This post will explore the famous winner of the first IOCCC contest, dive into the story behind the code, and even display the original source programs!

A few years ago I wrote twoposts
on medium.com explaining the workings of some obfuscated programs. After these posts other stuff took priority and I forgot about the world of obfuscation for a while. Now though, I find myself returning to it.
For reasons I’ll explain in a different post I find studying obfuscated code to be quite valuable. So, I thought to myself ‘Well, those last programs I examined were honestly pretty simple. What would it be like to research a truly obfuscated program?’
This post is the story of that journey. I will discuss the code, how I got such old and obscure code to run, as well as include snippets from my conversations with
one of the original authors (who was very helpful in figuring some of this out). If all that wasn’t enough I managed to obtain the original PDP and VAX source code, it will be hosted here with permission. I want to give a huge thank you to Sjoerd Mullender and Don Libes for their assistance and permission in reproducing some of this material.
Because older obfuscated programs tend to be easier to dissect I decided to stay in the early years of the IOCCC (International Obfuscated C Code Contest).
Among those early programs one sticks out as truly interesting – and that is the first IOCCC winner mullender.c, which I’ve also replicated below because it’s quite short.
short main[] = {
277, 04735, -4129, 25, 0, 477, 1019, 0xbef, 0, 12800,
-113, 21119, 0x52d7, -1006, -7151, 0, 0x4bc, 020004,
14880, 10541, 2056, 04010, 4548, 3044, -6716, 0x9,
4407, 6, 5568, 1, -30460, 0, 0x9, 5570, 512, -30419,
0x7e82, 0760, 6, 0, 4, 02400, 15, 0, 4, 1280, 4, 0,
4, 0, 0, 0, 0x8, 0, 4, 0, ‘,’, 0, 12, 0, 4, 0, ‘#’,
0, 020, 0, 4, 0, 30, 0, 026, 0, 0x6176, 120, 25712,
‘p’, 072163, ‘r’, 29303, 29801, ‘e’
Where do you start with a program like this? Well, the hint provided by the IOCCC is always a good first step.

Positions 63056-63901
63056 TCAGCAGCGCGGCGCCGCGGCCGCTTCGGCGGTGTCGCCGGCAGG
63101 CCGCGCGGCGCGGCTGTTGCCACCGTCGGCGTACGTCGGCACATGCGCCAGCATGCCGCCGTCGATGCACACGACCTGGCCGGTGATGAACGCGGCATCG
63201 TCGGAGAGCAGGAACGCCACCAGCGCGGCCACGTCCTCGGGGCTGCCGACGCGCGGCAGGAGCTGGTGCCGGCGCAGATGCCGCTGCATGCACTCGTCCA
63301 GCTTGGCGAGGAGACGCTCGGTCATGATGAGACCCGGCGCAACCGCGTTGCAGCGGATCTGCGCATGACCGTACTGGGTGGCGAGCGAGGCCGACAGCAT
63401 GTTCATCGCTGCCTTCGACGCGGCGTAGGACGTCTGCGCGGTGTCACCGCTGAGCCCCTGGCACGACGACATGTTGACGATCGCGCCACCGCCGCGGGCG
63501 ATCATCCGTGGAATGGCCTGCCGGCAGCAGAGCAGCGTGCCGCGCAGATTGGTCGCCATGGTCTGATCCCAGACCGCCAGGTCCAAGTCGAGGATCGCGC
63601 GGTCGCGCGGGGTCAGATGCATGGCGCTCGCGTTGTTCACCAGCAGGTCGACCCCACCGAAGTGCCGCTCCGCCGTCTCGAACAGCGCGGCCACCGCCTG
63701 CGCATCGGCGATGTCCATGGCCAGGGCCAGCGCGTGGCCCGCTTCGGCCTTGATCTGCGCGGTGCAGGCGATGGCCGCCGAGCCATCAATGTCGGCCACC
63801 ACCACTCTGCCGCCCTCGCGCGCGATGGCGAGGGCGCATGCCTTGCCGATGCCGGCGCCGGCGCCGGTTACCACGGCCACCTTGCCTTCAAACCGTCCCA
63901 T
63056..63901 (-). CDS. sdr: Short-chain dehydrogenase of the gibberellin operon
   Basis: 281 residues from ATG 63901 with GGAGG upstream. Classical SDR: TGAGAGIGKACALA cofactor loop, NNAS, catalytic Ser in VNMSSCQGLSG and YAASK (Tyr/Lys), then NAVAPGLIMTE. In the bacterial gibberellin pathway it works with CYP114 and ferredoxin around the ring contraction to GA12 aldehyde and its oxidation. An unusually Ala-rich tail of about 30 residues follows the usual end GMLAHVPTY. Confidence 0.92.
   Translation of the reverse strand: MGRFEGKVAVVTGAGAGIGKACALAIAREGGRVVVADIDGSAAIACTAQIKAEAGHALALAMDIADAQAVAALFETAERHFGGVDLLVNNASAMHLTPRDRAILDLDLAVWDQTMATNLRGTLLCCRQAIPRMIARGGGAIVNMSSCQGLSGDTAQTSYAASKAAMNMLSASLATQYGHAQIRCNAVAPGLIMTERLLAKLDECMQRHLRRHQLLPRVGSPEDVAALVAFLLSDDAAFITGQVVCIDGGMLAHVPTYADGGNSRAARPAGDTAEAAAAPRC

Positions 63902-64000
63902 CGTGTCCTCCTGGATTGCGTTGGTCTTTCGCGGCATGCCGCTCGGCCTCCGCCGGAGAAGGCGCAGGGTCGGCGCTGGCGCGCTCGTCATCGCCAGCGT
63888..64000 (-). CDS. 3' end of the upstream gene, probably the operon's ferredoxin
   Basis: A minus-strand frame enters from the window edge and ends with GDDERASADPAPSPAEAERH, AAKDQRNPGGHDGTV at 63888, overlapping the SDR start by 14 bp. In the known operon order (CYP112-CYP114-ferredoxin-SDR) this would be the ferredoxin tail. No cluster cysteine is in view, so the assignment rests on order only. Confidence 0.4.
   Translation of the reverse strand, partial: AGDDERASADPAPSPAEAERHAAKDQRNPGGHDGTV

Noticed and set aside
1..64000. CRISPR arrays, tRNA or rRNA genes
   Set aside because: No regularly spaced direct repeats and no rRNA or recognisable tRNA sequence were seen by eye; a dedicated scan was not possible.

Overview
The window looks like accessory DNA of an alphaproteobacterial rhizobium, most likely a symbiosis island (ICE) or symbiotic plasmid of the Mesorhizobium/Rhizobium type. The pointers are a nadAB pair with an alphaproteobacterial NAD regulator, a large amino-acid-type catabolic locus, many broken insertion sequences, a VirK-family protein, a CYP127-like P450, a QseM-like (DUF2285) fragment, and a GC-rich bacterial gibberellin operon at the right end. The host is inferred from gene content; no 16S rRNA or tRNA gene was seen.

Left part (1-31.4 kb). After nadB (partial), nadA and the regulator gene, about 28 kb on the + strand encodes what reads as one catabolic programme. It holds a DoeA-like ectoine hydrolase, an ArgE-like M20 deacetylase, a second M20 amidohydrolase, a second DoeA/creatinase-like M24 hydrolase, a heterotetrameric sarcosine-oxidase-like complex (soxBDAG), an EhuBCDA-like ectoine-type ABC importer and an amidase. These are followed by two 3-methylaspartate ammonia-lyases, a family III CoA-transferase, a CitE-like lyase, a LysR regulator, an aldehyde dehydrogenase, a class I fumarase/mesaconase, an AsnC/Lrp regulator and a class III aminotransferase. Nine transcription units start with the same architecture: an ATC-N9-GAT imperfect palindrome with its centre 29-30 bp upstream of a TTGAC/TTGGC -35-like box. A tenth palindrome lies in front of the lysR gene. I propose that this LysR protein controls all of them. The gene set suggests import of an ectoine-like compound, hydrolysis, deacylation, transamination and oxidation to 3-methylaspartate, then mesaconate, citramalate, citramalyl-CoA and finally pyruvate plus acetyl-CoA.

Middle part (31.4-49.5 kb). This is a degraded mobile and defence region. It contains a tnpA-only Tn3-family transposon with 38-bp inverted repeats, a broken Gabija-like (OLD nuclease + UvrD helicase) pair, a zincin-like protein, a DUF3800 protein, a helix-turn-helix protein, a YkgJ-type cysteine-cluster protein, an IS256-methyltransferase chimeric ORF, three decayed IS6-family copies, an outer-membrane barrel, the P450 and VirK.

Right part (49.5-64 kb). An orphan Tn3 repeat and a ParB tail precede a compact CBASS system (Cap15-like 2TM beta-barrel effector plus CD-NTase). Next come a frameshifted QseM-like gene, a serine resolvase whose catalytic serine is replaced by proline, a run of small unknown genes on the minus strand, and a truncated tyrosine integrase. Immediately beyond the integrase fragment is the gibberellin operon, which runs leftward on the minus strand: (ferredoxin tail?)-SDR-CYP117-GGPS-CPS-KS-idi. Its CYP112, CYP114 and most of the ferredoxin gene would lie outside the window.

From this hint, we can learn a few things necessary to understanding how the program works:

  • Perhaps most importantly, this program will only run on a PDP-11 or VAX-11.
  • The C startup routine – provided by crt0.o – transfers control to a location named ‘main’ – usually intended to be a function, but in this case it’s an array of shorts
  • These shorts (represented in different formats to enhance obfuscation) form a meaningful set of PDP-11 and VAX-11 instructions
  • The first instruction is a branch to the PDP code, and due to the way VAX calls the main ‘function’ it skips the first word of the program (I’ll discuss this more later).
  • The program prints a string

Essentially, the program is a bunch of machine code instructions encoded in various formats. It runs because this code predates ANSI C by a half decade and old compilers seem to have had significantly less qualms about
‘main’ being a function or not (I tried to define ‘main’ as an array of shorts with a modern compiler and it did not like that one bit).
Running the thing on a PDP-11⌗
I admit it, the PDP-11 was before my time. I grew up in the Windows 95/98/2000 era, and until recently I didn’t even know what a PDP-11 was.
This ignorance left me kind of stuck, and a brief look on eBay confirmed that I was not going to get a working PDP-11 any time soon. Fortunately though,
an emulator exists. Enter SimH, it’s more of a suite of emulators for a wide range of historical computers – of which the
PDP-11 is one, and lucky for us the VAX-11 is another.
After a few false starts and misadventures with 2.11BSD, I realized I had no idea what I was doing so I decided I needed some help.
The two original authors of this program are Robbert van Renesse and Sjoerd Mullender, why not try to contact them? So I did.